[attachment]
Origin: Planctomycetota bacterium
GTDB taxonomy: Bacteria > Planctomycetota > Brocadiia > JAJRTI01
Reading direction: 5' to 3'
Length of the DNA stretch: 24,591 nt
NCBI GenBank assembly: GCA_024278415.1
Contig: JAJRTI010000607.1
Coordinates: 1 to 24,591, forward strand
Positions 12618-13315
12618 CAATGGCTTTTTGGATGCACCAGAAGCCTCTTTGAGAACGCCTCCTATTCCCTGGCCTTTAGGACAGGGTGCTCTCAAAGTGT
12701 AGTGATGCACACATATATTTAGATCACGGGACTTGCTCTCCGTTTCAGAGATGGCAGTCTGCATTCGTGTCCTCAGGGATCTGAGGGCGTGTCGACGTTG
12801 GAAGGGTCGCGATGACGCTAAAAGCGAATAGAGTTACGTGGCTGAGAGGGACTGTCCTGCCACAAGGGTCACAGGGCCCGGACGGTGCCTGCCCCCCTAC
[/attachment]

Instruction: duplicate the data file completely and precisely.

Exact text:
Origin: Planctomycetota bacterium
GTDB taxonomy: Bacteria > Planctomycetota > Brocadiia > JAJRTI01
Reading direction: 5' to 3'
Length of the DNA stretch: 24,591 nt
NCBI GenBank assembly: GCA_024278415.1
Contig: JAJRTI010000607.1
Coordinates: 1 to 24,591, forward strand
Positions 12618-13315
12618 CAATGGCTTTTTGGATGCACCAGAAGCCTCTTTGAGAACGCCTCCTATTCCCTGGCCTTTAGGACAGGGTGCTCTCAAAGTGT
12701 AGTGATGCACACATATATTTAGATCACGGGACTTGCTCTCCGTTTCAGAGATGGCAGTCTGCATTCGTGTCCTCAGGGATCTGAGGGCGTGTCGACGTTG
12801 GAAGGGTCGCGATGACGCTAAAAGCGAATAGAGTTACGTGGCTGAGAGGGACTGTCCTGCCACAAGGGTCACAGGGCCCGGACGGTGCCTGCCCCCCTAC